Carson was identified this week as one of the southland cities where the West Nile virus has been detected.
According to the Greater Los Angeles County Vector Control District, West Nile virus activity was recently found not only in the South Bay, but in La Habra Heights, Lincoln Heights, Newhall, Tarzana and Willowbrook.
District officials said 40 recent mosquito samples tested positive for the virus, which was also confirmed in five sentinel chickens.
So far this year, West Nile virus has been detected in 138 mosquito samples in the area, and 33 dead birds were confirmed to have the virus.
“West Nile virus is a quiet, buzzing threat in our own backyards,” said Levy Sun of the Vector Control District. “Getting rid of standing water to prevent mosquito breeding is a key to reducing the risk of West Nile virus.”
Los Angeles County health officials last month confirmed the first human case of West Nile virus this year, and a human case was reported in Orange County last week.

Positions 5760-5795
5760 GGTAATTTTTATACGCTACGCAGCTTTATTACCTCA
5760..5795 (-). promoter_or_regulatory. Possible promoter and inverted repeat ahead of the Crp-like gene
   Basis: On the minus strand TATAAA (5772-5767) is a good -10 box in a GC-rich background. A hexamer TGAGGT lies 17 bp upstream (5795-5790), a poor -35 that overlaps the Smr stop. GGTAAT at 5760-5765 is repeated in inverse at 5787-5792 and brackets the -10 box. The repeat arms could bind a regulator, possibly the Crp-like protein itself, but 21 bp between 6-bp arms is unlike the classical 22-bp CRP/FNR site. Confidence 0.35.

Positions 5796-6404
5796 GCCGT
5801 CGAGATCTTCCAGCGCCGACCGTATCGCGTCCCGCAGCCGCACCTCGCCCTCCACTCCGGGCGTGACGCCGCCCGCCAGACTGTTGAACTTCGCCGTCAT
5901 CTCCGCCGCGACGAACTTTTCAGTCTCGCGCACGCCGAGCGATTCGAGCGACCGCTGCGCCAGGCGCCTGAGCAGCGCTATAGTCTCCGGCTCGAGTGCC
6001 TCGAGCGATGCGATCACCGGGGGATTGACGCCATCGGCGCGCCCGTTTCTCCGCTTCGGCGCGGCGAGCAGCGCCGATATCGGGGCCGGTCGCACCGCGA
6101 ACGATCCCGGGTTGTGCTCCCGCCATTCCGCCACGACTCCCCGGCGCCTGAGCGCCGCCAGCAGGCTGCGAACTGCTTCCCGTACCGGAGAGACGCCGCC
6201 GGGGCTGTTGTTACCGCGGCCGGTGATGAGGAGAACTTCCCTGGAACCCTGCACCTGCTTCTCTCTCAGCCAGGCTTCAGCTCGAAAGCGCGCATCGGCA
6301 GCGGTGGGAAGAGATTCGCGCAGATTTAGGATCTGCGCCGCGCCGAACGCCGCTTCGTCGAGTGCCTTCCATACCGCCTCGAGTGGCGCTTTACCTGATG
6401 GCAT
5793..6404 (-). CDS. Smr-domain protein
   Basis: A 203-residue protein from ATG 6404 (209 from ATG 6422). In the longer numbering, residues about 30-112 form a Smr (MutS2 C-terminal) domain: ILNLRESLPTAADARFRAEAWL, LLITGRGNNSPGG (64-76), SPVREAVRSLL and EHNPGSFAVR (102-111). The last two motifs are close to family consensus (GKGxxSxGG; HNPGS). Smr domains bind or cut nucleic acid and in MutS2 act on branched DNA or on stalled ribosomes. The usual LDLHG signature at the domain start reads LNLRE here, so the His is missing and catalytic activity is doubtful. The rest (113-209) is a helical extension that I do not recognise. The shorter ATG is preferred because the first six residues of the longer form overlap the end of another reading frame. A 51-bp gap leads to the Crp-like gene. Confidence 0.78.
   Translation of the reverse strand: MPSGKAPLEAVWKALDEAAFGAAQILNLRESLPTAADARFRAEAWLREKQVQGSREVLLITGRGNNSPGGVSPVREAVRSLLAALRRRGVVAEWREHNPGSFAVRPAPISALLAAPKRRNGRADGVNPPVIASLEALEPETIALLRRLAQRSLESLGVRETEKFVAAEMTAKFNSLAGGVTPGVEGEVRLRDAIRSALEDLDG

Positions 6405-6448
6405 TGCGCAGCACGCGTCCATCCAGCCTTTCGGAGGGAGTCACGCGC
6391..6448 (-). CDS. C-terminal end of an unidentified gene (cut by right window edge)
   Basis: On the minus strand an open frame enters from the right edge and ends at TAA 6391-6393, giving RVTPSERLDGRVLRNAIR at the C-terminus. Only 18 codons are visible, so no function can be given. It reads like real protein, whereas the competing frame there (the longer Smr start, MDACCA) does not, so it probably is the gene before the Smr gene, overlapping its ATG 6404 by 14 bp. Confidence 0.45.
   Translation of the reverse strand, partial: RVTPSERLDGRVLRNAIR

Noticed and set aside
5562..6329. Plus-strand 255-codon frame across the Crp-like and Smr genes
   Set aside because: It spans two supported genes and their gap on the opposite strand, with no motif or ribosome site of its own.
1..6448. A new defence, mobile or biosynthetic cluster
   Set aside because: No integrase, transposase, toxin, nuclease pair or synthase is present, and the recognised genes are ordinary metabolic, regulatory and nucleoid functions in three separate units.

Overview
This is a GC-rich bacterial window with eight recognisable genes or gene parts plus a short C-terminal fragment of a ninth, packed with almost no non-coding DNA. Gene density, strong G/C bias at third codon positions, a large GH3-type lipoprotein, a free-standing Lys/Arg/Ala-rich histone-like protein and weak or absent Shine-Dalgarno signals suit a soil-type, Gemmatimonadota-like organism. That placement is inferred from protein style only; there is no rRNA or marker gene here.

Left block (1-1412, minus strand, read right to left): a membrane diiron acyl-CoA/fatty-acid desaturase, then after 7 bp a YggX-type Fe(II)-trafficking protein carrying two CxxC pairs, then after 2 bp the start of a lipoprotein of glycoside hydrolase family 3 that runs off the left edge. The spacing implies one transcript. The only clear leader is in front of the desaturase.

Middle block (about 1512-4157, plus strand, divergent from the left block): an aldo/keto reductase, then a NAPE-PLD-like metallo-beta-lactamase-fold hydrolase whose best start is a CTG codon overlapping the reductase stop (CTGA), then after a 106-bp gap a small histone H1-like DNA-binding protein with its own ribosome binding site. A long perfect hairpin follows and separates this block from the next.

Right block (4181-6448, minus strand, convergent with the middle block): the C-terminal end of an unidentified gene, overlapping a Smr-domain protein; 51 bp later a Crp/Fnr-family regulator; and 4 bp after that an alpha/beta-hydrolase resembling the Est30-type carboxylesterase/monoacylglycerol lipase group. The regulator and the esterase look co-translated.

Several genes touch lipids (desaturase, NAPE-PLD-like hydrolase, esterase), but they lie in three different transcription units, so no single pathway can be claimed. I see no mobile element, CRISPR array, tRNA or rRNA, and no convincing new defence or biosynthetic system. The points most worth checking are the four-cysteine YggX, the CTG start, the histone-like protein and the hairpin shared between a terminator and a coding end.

Symptoms of West Nile may never materialize, but can include fever, headache, nausea, body aches, skin rashes and swollen lymph nodes.
Mosquitoes typically become carriers of the virus after feeding on an infected bird and can then spread the potentially lethal strain to animals and humans.
To reduce exposure to West Nile virus, residents are urged to:
—limit outdoor activity at dawn or dusk, when mosquitoes are generally on the move;
—wear pants and long-sleeved shirts when outdoors;
—use insect repellent containing DEET, picaridin, oil of lemon eucalyptus or products containing IR3535;
—ensure door and window screens are in good condition and fitted properly to keep bugs out; and
—get rid of standing water—aside from pools properly treated with chemicals—to reduce areas in which mosquitoes may breed, including flower pots and pet bowls.